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With the Boys: Field Notes on Being a Guy

by Jake MacDonald

In the first pages of his second man-in-nature memoir, Jake MacDonald invokes the manliest muse, Ernest Hemingway, lamenting that all hunting and fishing books end up being compared to the work of Papa. With such an introduction, MacDonald pretty well begs his reader to make the comparison. Luckily for MacDonald, he comes out all right in the ring with the most famous literary fighter. Hemingway’s Iceberg Theory – that the full weight of a story should be palpable while telling only one-eighth of what actually happened – is defended once again in With the Boys.

Whether it’s the tale of how he came to fall in love with a hound named Luke or his quest to catch bonefish with his pal Paul Quarrington, MacDonald paints a scene in a few well-chosen strokes: the scent of the air at dawn; a muddy article of clothing; a sarcastic line of dialogue between old friends. One essay opens with, “It’s a warm summer day on the Barren Lands, and I’m sitting alone in the cockpit of a $1 million French A-Star helicopter.” In another, his dad’s friend is introduced with, “He was a good shot, and he flew his own plane.” What more do you need to know about the man than that?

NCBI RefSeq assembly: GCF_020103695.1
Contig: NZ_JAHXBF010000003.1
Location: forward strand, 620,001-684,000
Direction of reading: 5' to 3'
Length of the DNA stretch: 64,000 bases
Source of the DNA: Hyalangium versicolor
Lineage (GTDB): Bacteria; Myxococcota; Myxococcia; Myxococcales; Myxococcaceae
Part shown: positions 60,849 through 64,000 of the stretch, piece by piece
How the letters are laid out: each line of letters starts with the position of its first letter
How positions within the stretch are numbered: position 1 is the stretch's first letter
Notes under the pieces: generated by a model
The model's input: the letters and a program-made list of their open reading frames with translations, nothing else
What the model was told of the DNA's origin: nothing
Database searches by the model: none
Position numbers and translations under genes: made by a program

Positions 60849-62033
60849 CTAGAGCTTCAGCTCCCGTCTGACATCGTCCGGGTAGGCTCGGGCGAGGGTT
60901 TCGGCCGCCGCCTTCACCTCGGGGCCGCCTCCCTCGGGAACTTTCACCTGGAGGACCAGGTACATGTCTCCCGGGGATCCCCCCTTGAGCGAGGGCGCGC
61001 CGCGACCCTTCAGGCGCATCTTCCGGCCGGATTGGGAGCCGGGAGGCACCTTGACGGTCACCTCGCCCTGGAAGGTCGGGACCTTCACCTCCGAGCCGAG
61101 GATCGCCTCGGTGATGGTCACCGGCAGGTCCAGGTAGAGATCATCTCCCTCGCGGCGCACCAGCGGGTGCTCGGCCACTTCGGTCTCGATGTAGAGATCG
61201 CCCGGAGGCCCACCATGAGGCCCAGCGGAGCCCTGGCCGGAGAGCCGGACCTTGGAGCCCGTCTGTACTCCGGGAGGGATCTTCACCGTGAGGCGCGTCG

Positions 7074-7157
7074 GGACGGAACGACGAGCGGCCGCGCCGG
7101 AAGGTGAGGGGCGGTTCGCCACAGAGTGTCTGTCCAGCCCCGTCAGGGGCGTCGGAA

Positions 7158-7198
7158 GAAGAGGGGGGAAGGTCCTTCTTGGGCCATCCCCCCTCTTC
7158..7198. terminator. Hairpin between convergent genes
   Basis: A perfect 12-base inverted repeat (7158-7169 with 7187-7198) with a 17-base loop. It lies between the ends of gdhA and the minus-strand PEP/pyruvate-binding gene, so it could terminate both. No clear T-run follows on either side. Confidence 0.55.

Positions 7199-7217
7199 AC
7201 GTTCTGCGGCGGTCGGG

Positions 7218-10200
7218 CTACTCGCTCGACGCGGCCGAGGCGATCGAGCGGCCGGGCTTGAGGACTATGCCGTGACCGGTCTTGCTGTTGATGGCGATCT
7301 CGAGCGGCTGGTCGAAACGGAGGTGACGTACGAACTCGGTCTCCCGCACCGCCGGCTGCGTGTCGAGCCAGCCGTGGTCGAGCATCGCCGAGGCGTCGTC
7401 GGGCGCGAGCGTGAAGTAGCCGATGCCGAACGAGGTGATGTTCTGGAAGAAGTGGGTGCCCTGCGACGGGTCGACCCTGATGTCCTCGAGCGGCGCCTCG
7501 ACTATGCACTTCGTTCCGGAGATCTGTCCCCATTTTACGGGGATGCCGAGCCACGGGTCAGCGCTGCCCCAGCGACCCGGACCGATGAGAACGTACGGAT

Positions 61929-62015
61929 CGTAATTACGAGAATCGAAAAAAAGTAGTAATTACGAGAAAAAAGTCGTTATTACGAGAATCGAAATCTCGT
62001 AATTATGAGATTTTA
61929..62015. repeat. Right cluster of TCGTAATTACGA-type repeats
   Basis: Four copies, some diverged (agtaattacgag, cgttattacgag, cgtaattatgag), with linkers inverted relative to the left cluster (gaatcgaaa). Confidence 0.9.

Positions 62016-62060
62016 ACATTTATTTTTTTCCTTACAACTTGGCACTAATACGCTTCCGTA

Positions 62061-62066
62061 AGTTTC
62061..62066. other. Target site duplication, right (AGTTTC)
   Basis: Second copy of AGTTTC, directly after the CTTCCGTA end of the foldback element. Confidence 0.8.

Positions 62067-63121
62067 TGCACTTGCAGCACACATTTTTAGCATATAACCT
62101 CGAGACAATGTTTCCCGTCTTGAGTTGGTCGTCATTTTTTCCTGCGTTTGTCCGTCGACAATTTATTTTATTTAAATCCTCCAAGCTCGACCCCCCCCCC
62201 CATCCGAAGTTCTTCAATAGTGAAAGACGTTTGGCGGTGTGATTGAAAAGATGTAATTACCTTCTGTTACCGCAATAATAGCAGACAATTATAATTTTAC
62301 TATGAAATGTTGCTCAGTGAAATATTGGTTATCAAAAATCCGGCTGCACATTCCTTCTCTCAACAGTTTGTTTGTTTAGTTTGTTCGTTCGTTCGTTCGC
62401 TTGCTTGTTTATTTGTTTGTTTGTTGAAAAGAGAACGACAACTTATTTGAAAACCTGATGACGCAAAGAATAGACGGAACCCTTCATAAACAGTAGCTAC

While the book’s spirit is rooted in relationships between men, so much of the actual material centres around fishing that the book could have been called Fishing with the Boys or just With the Fishes. MacDonald has the tendency to slip into describing overly technical aspects of the sport, which may be fascinating for drunk and weary anglers after a long day on the boat, but is out of place in this memoir. While these passages are tiring for someone who never plans to catch a catfish in Winnipeg’s Assiniboine River, they’re easy to forgive when you come to one of more than dozens of dry-witted gems of wisdom in the book.

“In nature, there’s a general sense of portent,” MacDonald writes. “It’s not likely that the river will reveal something. But if it happens, you’ll be there.” Today’s guy may have found his new Lao Tzu, one whose patient love of nature and human connection will surely save him from the same fate as his hero.